Server Configuration Files

Your lab repository contains a few files that are necessary to get Heroku to properly run. You don’t have to understand exactly what all of these do, but you will need to include them in any site you want hosted on Heroku.

Objective: Copy and paste the resources folder, the composer.json file, and the composer.lock file into your Project 2 or Project 3 git repository. All of these files are necessary for Heroku to setup your project.

Deploy to Heroku

Now that your project is connected to Heroku via a Git remote and you have the necessary configuration files, let’s push our work up to the Heroku server.

Objective: Before you can deploy your site to Heroku, you need to make sure you have staged and committed the changes you want to deploy. Otherwise, Git won’t know about the changes and won’t be able to send them to Heroku.

Objective: Once your website is ready and committed, you can push your work to the Heroku server using Git from the command line at our project:

git push heroku master

This pushes your local copy of the website (in “master”) to Heroku’s server (“heroku”), which you added in Step 2. When you run the command, you should see output that looks roughly like this:

The last line is the most unique, it is saying to take the work on your default branch (master) and to push it onto the heroku remote that we created above. This maintains a development/production relationship.

The server will start to install all dependencies and deploy your code. Once it’s finished, you can go to your live url by typing in the command: heroku open. This will open your default browser to your Heroku URL and you should see your project!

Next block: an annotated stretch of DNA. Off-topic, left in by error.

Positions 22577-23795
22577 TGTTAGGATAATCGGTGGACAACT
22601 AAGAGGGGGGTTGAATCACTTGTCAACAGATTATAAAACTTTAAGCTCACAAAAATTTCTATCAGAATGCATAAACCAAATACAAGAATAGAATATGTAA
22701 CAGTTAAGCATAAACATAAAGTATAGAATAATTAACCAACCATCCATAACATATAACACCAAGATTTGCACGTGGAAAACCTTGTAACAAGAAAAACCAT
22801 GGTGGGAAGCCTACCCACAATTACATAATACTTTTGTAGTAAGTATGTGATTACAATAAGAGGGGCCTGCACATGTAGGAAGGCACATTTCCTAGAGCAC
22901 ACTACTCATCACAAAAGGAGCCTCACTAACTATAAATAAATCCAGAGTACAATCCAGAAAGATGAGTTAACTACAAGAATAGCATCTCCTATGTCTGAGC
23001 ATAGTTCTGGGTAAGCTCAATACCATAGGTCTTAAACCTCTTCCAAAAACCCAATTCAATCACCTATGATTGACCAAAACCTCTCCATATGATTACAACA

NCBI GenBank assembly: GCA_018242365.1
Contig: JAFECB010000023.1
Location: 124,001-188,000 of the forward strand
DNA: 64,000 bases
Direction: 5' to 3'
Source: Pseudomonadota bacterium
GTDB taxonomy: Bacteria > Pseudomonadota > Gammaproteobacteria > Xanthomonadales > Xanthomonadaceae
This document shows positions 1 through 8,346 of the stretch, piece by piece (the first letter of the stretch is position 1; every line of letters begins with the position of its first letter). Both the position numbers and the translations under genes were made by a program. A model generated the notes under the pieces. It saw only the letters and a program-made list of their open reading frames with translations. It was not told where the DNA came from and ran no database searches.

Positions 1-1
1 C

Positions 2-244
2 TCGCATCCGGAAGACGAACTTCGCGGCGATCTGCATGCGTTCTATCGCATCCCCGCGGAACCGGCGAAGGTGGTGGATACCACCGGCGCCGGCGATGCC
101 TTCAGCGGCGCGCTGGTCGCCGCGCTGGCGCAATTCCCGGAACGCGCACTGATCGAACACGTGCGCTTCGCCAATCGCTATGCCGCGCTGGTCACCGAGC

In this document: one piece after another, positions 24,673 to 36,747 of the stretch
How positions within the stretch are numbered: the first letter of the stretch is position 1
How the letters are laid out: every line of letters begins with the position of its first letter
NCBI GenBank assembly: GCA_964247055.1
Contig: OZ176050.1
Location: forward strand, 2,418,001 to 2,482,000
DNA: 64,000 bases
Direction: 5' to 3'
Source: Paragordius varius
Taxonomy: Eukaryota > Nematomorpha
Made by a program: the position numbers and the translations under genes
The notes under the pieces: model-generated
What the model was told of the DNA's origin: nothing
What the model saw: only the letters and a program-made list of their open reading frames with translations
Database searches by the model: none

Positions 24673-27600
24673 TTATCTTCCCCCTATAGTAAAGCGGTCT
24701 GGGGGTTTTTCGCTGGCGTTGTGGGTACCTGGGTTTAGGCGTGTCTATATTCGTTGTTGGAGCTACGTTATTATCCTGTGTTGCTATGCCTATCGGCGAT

Objective: Add the URL of your deployed Heroku website (e.g. to in your repo.

IMPORTANT! Failure to properly deploy your Project 2 or 3 site to Heroku and provide a valid URL in will result in a 0 for this assignment.

Part II: Notes about Deploying a Site

There are a couple of gotchas that you need to be aware of when deploying your site.

A Note About SQLite & File Uploads on Heroku

SQLite is not a typical database system that should be used in a production environment (like Heroku). Being that the entire database operates through a single file, it is highly volatile and is particularly discouraged on Heroku. Heroku discourages this through what is known an an ephemeral filesystem. Basically, it refreshes all files (include file uploads) every 24 hours, which means that any database changes (or uploaded files) will be reset or deleted every 24 hours.

For this reason, it is recommended that you use a more robust database system for any production systems like PostgreSQL or MySQL. In particular, Heroku provides free startup plans for PostgreSQL databases: However, we will not be covering how to do this in this class. If you’re interested in learning more, check out the resources we’ve linked to here.

In order to use PostgreSQL you will also need to port your SQL queries from SQLite to PostgreSQL. This is out of scope for this class, but if you’re interested, take a look at PGLoader which can port SQLite SQL to PostgreSQL SQL semi-automatically:

Your file uploads will also be deleted every 24 hours. To support file uploads you need to use storage service, like Amazon’s Simple Storage Service (S3):

Note: The teaching staff is not qualified to help you with this. We also do not have the resources to help you with this and also grade your Project 3. If you decide to try and configure a custom domain with SSL on Heroku, you are on your own.

A Note About Domains and HTTPS

Heroku’s free plans host your web page as a subdomain of the domain. For example: If you wish to have your own domain name that’s not, like, you will need to register a domain name and configure it with Heroku. More information can be found in Heroku’s Dev Center:

If you would like to secure your website using SSL so that you can serve your web site using HTTPS instead of HTTP, see the Dev Center: Also visit to learn more about SSL Certificates and Keys.

Note: The teaching staff is not qualified to help you with this. We also do not have the resources to help you with this and also grade your Project 3. If you decide to try and configure a custom domain with SSL on Heroku, you are on your own.


Follow the instructions at the beginning of this document to submit your assignment.


The following individuals made contributions to this assignment: